‘It was pretty surreal’: Gladstone man uses CPR skills to save his wife’s life
GLADSTONE, Mo. (KCTV) - A Gladstone couple is celebrating a new lease on life after a cardiac arrest. They’re now using that second chance to send a message that could help save more lives.
Jennifer and Tom Schueddig will celebrate 28 years of marriage this year. They’ve been going strong, but there’s nothing quite like a life-or-death experience to solidify that.
The pair were having their morning coffee in their sunroom on February 17th. Jennifer was sporting her new Chiefs Super Bowl Champions t-shirt. She had a little pain between her shoulder blades and thought she has a bit of indigestion. Suddenly, she leaned forward towards the glass-topped ottoman and collapsed.
“It was pretty surreal,” recalled Tom Schueddig. “I’m trying to figure out what’s happening.”
A month later, you’d never know Jennifer Schueddig nearly died, aside from the portable defibrillator she carries with her. She doesn’t remember anything about what happened but is smiling and animated as she recounts what others have told her about Gladstone Fire and EMS rushing her to North Kansas City Hospital.
“They said they had to shock me five times on the way to the hospital,” she emphasized.
Medics and EMTs arrived at the Shueddig’s home just two minutes after Tom called 911. Jennifer’s cardiologist said that made a big difference, but so did Tom’s intervention performing CPR while they were enroute.
“Her lips were gray and granite-looking and I realized she wasn’t breathing,” Tom described. “I started to kind of freak out…. But then I realized, ‘Hey, you know CPR. You’re going to need to do it.’”
He first learned CPR in the Air Force in 1978 and has been re-certified every two years since. He never once used it until Jennifer’s heart stopped. He gave her chest compressions while simultaneously calling 911, calling out to his Google Assistant to place the call for him.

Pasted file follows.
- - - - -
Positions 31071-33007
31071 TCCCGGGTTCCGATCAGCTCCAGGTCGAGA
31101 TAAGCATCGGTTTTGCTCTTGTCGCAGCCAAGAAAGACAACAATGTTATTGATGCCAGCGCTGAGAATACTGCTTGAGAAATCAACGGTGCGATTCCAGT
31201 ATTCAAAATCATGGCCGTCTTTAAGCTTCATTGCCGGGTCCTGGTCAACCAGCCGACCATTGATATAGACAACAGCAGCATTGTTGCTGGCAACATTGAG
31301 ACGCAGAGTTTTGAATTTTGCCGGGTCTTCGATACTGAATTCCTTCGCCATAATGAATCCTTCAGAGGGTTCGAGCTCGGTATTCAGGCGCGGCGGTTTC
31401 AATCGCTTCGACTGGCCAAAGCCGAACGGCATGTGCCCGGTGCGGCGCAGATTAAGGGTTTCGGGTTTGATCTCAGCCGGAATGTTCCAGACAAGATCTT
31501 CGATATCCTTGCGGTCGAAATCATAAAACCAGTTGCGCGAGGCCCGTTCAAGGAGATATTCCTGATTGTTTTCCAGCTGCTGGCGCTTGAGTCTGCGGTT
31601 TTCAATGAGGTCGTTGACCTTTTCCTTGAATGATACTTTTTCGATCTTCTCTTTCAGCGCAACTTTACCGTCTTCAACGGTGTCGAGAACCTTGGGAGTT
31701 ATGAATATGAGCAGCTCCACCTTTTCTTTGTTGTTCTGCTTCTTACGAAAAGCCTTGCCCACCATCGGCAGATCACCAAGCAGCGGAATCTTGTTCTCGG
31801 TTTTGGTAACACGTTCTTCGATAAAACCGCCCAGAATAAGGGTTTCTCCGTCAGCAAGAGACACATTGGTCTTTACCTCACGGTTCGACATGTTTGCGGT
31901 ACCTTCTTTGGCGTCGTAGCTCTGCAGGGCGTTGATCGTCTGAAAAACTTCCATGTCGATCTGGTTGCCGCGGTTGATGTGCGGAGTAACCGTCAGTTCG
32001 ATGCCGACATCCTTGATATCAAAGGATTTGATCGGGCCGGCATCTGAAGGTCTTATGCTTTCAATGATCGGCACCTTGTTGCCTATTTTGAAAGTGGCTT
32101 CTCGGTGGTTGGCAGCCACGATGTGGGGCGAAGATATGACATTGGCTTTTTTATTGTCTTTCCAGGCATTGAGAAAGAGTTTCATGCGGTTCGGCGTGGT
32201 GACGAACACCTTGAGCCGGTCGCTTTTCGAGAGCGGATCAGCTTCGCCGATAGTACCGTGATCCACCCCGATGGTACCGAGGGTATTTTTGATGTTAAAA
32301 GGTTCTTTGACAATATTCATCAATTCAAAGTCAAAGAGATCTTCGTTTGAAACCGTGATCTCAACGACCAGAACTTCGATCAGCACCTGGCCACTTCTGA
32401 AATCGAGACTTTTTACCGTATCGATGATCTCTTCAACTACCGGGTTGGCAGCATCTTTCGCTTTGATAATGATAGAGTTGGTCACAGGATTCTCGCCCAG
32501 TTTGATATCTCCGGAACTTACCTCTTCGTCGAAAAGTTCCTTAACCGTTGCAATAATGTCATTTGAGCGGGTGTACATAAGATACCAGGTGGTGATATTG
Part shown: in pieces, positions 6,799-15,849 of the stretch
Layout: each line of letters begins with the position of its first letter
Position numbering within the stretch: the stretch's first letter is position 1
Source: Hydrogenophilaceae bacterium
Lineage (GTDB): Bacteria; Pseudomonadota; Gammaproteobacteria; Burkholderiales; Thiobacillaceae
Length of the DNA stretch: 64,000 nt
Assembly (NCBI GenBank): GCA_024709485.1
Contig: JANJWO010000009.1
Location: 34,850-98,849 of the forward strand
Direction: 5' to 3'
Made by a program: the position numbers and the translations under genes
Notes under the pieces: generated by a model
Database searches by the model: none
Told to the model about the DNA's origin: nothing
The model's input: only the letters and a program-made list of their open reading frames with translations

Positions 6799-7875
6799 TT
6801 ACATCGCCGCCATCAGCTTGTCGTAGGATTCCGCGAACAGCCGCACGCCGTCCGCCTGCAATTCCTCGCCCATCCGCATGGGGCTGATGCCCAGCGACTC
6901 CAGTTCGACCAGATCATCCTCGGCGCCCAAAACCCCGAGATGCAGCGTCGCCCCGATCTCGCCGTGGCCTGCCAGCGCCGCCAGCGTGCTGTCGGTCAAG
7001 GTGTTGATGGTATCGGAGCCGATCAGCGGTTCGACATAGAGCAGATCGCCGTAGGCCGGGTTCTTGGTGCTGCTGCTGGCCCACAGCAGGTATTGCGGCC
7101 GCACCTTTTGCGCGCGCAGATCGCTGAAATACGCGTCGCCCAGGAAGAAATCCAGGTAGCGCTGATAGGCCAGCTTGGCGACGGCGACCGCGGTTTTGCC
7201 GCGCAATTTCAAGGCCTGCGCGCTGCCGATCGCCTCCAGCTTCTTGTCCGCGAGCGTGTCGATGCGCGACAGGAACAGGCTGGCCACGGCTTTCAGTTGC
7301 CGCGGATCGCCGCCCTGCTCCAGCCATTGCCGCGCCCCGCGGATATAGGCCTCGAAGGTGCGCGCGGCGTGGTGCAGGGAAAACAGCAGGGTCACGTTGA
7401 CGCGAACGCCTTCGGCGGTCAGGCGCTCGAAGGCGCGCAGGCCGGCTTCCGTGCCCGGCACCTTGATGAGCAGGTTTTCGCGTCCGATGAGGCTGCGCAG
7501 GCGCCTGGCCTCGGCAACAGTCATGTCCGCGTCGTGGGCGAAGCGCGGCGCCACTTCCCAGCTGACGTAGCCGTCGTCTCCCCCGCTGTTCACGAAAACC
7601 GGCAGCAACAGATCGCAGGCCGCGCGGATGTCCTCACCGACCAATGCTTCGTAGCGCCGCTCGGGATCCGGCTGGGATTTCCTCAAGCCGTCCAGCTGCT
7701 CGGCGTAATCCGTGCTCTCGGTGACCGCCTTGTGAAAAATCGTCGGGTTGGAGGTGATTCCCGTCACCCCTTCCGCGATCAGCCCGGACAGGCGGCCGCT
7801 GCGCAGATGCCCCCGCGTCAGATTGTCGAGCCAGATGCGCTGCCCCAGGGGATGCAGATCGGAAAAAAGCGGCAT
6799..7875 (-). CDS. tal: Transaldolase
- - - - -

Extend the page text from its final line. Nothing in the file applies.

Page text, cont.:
Jennifer was treated by Dr. Justin S. Maxfield, a cardiologist with Meritas Health Cardiology, who is on staff at North Kansas City Hospital.
“To be able to perform that in that kind of situation on your own wife is truly remarkable,” Maxfield remarked. “And he did it well. It made all the difference.”
Maxfield noted that less than 10% of people who have cardiac arrest outside of a hospital setting survive. But Jennifer did more than just survive. So far, she shows no sign of neurological impairment. That’s significant.
“The biggest thing we worry about when the heart has stopped beating is the lack of blood flow going to multiple organs, most specifically the brain,” he explained. “The fact that Jennifer recovered so well shows that that CPR was circulating oxygen to her brain.”
“He saved my life,” Jennifer said, looking at Tom. “We’ve always had a strong marriage, but this really just, there’s not enough thank yous, there’s not the words to….”
Tom interrupted before she could finish.
“I don’t want a lot of thank-yous,” he said.
What he wants is for their story to inspire others to take CPR training and stay on top of it so that they too may save someone else’s life. He had just completed his latest bi-annual certification three weeks before Jennifer’s cardiac arrest. They’ve since had three friends sign up for CPR training.
“I mean, I wouldn’t be here,” said Jennifer, “had he not gotten CPR training.”
There are multiple options for training.
North Kansas City Hospital and Meritas Health offer hybrid CPR classes with in-person skills assessments. You can learn more here.
The American Red Cross offers coursework on multiple levels and platforms. Enter your zip code here to find the closest one.
Another option is the American Heart Association.
Several local fire departments also offer on-site training.
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